No, endowment plan is not necessary and 30 years is too long a period. It is a want, not a need. Insurance and savings are both necesary. It is best to do the two separately. It is never a good idea to combine the two. Invest in Singapore Savings Bonds and fixed deposit will be better.

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Jefremy Juari
Jefremy Juari,
Level 1. Freshie
Answered on 09 Oct 2018

Having been an insurance agent for a decade, i usually have a mix of both for my clients, but recently the endowment yields are in the gutter. Look for 3 generation plans, they are a hybrid of endowment and whole life and mix with investments to get yield of 6%. Warning! Better looking at alternative investments altogether as the stock crash is around the corner.

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Luke Ho
Luke Ho, Money Maverick at Money Maverick
Level 6. Master
Answered on 06 Oct 2018

I haven't seen a 30 year pay endowment plan for the longest time. Personally, it would seem like a hassle.

There are no necessary plans in the world, whether endowment, investing or even insurance. Every plan only becomes necessary when you have a necessity, an objective, that needs addressing.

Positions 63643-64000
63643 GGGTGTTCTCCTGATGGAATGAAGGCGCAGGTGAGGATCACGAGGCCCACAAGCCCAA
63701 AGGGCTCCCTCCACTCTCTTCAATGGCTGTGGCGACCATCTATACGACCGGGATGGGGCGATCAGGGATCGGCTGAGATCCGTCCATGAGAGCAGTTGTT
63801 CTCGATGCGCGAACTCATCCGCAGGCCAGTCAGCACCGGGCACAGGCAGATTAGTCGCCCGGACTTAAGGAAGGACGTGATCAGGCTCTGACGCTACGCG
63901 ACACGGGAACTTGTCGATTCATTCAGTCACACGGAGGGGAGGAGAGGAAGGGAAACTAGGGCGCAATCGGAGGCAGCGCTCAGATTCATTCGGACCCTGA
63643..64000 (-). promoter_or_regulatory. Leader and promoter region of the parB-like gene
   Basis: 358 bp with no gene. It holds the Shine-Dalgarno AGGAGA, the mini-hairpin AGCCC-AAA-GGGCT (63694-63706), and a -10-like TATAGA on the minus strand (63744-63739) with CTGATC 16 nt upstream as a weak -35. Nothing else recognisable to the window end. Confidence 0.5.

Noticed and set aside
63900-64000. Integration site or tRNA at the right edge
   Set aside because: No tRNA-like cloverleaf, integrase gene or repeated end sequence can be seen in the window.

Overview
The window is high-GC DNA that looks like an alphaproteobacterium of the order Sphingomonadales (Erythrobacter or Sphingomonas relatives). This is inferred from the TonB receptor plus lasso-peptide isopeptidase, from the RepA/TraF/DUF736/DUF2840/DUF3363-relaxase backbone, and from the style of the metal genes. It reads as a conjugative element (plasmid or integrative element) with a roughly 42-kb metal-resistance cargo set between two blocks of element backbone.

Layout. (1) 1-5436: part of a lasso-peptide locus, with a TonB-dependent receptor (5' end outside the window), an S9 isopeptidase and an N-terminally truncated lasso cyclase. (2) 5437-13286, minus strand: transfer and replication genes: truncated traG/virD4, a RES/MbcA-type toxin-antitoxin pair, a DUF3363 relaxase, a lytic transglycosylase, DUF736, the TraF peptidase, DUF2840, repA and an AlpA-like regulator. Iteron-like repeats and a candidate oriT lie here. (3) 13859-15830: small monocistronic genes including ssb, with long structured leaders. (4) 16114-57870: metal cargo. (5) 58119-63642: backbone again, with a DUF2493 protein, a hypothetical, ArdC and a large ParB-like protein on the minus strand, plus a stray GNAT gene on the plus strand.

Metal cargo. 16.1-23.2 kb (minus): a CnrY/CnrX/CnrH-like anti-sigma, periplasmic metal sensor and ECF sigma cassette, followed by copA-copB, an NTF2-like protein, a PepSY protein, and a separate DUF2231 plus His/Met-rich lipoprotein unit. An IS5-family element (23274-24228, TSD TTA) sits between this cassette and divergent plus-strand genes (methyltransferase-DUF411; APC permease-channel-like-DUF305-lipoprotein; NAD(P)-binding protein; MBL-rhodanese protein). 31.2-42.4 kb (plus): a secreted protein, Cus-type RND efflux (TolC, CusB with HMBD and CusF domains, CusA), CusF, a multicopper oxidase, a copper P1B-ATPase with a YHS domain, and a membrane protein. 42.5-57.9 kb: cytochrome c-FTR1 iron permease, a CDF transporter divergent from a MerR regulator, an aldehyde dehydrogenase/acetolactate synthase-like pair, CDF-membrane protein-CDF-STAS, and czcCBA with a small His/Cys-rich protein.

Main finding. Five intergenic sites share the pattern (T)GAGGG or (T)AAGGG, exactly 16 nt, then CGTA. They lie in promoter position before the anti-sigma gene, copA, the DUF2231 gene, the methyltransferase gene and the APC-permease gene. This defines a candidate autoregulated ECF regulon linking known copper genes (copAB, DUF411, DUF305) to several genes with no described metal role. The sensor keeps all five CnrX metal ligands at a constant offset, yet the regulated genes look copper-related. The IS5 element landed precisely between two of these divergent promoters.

If it's about children's education for example, I generally find a perpetual endowment plan quite assuring (Pay limited years, it rolls on its own after).

You keep your focus on the child, the illiquidity keeps you disciplined and the projections only get better across time, easily up to 4%. Every year of declared bonus makes it guaranteed, so you have a lot more assurance that when you take out the money you don't have to wait a few years for the market to bounce back during a downturn.

Investments are better if you have objectives that are more flexible, as well as the ability to take more risk for a higher return. Ultimately, it stiil really depends on what you're saving the money for - and you can decide whats most suitable for you.

If you'd like a consultation, you can always reach me here.

https://www.facebook.com/luke.ho.54

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Alvin Teo